Welding refers to the joining or fusing of parts by heating and/or compression to form a continuum of parts. The heat source in welding is usually an arc flame produced by the welding power source. Arc - based welding is also called arc welding.
We will guide you to know the welding as follow:
Introduction for welding process
Before starting the welding, shape the edges of the weldment into a suitable weld groove, such as a V-groove.As the welding proceeds, the arc fuses the edges of the groove and the filler together to form a molten pool.
In order to make the weld strong and durable, the molten weld must be protected from oxidation and surrounding air, for example by the use of protective gas or slag. The shielding gas is fed into the molten welding pool together with the torch. A material that produces a protective gas and slag above the molten welding pool is also coated on said welding electrode.
The most commonly used welding materials are metals, which include aluminum, mild steel, and stainless steel. In addition, plastic can be welded. In plastic welding, the heat source is hot air or a resistor.
There are a variety of different processes, with their own technical and industry applications, including:
This category includes some common manual, semi-automatic, and automatic processes. Including MIG, TIG, GTAW, FCAW, GMAW, SAW, SMAW, and gas-shielded arc welding.
These techniques typically use filler materials that are primarily used to join metals, including stainless steel, aluminum, nickel and copper alloys, cobalt, and titanium. The arc welding process has been widely used in petroleum, natural gas, electric power, aerospace, automotive, and other industries.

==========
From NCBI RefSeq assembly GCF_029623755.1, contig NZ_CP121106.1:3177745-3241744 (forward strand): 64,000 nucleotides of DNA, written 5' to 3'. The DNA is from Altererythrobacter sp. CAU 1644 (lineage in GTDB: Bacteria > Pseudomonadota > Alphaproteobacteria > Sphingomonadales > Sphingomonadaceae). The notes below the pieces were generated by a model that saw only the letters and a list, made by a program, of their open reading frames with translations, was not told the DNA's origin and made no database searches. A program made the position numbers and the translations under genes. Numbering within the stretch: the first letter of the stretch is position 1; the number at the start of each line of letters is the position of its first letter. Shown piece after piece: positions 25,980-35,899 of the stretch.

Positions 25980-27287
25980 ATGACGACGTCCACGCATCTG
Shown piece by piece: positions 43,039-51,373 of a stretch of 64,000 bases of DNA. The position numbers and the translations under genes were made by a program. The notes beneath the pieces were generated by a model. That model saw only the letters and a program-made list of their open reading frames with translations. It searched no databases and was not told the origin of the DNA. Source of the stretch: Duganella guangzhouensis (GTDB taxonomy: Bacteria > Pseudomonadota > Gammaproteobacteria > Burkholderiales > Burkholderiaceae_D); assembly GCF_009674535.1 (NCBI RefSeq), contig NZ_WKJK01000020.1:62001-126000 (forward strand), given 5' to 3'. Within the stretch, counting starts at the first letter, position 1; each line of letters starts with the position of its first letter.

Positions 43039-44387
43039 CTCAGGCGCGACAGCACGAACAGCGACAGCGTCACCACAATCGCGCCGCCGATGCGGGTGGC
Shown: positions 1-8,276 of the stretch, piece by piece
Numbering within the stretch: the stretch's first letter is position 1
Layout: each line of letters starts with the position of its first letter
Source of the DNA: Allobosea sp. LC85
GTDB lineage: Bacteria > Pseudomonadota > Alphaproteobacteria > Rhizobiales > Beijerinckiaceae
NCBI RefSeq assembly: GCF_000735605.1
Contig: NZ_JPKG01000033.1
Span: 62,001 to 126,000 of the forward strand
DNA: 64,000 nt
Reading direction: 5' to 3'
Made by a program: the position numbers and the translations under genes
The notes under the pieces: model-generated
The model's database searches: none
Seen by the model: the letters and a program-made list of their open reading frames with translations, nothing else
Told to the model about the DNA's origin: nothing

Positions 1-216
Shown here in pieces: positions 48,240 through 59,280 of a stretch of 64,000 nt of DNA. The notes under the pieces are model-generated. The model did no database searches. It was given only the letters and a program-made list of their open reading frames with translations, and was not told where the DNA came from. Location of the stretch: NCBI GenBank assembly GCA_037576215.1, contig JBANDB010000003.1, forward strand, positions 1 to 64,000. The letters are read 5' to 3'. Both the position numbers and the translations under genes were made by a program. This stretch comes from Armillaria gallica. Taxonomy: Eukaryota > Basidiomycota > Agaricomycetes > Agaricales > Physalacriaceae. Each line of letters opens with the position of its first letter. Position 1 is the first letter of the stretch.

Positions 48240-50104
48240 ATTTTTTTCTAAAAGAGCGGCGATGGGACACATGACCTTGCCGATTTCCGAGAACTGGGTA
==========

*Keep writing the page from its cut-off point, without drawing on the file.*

Friction welding uses mechanical friction to join materials together. This can be done in a variety of ways with different welding materials including steel, aluminum, and even wood.
Mechanical friction generates heat that softens the mixture, forming a bond as it cools. Friction welding does not require the use of filler metals, flux or shielding gases.
Friction is commonly used in aerospace applications because it is ideal for joining "non-welded" lightweight aluminum alloys.
The friction process has been used throughout the industry, and methods of bonding wood without the use of adhesives or nails are being explored.
The fusion bonding process uses high-speed electron beams to bond materials together. The kinetic energy of the electrons is converted to heat when they collide with the workpiece, causing the material to melt together.
Electron beam welding (EBW) is performed in a vacuum (using a vacuum chamber) to prevent the electron beam from dissipating.
EBW has many common applications that can be used to connect thick-walled segments. That means it can be used in industries ranging from aerospace to nuclear power and from cars to railways.
For bonding thermoplastic or metal parts, this process uses a laser to provide concentrated heat, ideal for trolleys, deep welds, and high bonding rates. Because it is easy to automate, this process can be performed at high welding speeds, making it ideal for high-volume applications, such as the automotive industry.
Laser beam welding can be done in the air rather than in a vacuum, for example by electron beam connection.
This is a fast process used in the automotive industry. The process can be divided into two types, resistance spot welding, and resistance seam welding.
Spot welding uses heat transferred between two electrodes, which is applied to a smaller area as the workpiece is clamped together.
Stitch welding is similar to spot welding, except that it uses rotating wheels instead of electrodes to achieve continuous, leak-free welding.